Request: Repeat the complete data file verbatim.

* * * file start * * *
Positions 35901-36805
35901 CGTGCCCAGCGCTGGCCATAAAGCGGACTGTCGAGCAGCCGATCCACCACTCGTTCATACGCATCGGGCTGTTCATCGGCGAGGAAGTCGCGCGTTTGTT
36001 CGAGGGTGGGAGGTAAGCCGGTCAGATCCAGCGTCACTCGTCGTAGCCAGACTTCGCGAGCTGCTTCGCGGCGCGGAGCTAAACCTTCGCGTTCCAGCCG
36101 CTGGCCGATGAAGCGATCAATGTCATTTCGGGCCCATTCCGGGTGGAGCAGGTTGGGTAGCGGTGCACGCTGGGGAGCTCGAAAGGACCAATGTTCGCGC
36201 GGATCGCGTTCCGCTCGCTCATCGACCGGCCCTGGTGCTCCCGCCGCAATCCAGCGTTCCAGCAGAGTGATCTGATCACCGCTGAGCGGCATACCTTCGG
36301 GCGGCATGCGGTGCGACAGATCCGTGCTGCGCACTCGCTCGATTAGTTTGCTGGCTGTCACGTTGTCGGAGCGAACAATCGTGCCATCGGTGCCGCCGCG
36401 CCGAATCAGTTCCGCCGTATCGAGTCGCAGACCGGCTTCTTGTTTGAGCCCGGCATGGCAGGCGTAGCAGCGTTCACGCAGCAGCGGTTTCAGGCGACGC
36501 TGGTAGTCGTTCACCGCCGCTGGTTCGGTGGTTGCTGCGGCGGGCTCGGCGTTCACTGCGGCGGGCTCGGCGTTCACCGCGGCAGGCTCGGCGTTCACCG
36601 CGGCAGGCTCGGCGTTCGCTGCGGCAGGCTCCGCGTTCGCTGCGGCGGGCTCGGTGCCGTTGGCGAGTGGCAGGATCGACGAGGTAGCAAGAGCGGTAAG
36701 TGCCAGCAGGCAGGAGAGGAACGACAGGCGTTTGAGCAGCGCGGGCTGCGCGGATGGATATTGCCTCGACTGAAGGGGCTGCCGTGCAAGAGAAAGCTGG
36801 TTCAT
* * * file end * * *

Positions 35901-36805
35901 CGTGCCCAGCGCTGGCCATAAAGCGGACTGTCGAGCAGCCGATCCACCACTCGTTCATACGCATCGGGCTGTTCATCGGCGAGGAAGTCGCGCGTTTGTT
36001 CGAGGGTGGGAGGTAAGCCGGTCAGATCCAGCGTCACTCGTCGTAGCCAGACTTCGCGAGCTGCTTCGCGGCGCGGAGCTAAACCTTCGCGTTCCAGCCG
36101 CTGGCCGATGAAGCGATCAATGTCATTTCGGGCCCATTCCGGGTGGAGCAGGTTGGGTAGCGGTGCACGCTGGGGAGCTCGAAAGGACCAATGTTCGCGC
36201 GGATCGCGTTCCGCTCGCTCATCGACCGGCCCTGGTGCTCCCGCCGCAATCCAGCGTTCCAGCAGAGTGATCTGATCACCGCTGAGCGGCATACCTTCGG
36301 GCGGCATGCGGTGCGACAGATCCGTGCTGCGCACTCGCTCGATTAGTTTGCTGGCTGTCACGTTGTCGGAGCGAACAATCGTGCCATCGGTGCCGCCGCG
36401 CCGAATCAGTTCCGCCGTATCGAGTCGCAGACCGGCTTCTTGTTTGAGCCCGGCATGGCAGGCGTAGCAGCGTTCACGCAGCAGCGGTTTCAGGCGACGC
36501 TGGTAGTCGTTCACCGCCGCTGGTTCGGTGGTTGCTGCGGCGGGCTCGGCGTTCACTGCGGCGGGCTCGGCGTTCACCGCGGCAGGCTCGGCGTTCACCG
36601 CGGCAGGCTCGGCGTTCGCTGCGGCAGGCTCCGCGTTCGCTGCGGCGGGCTCGGTGCCGTTGGCGAGTGGCAGGATCGACGAGGTAGCAAGAGCGGTAAG
36701 TGCCAGCAGGCAGGAGAGGAACGACAGGCGTTTGAGCAGCGCGGGCTGCGCGGATGGATATTGCCTCGACTGAAGGGGCTGCCGTGCAAGAGAAAGCTGG
36801 TTCAT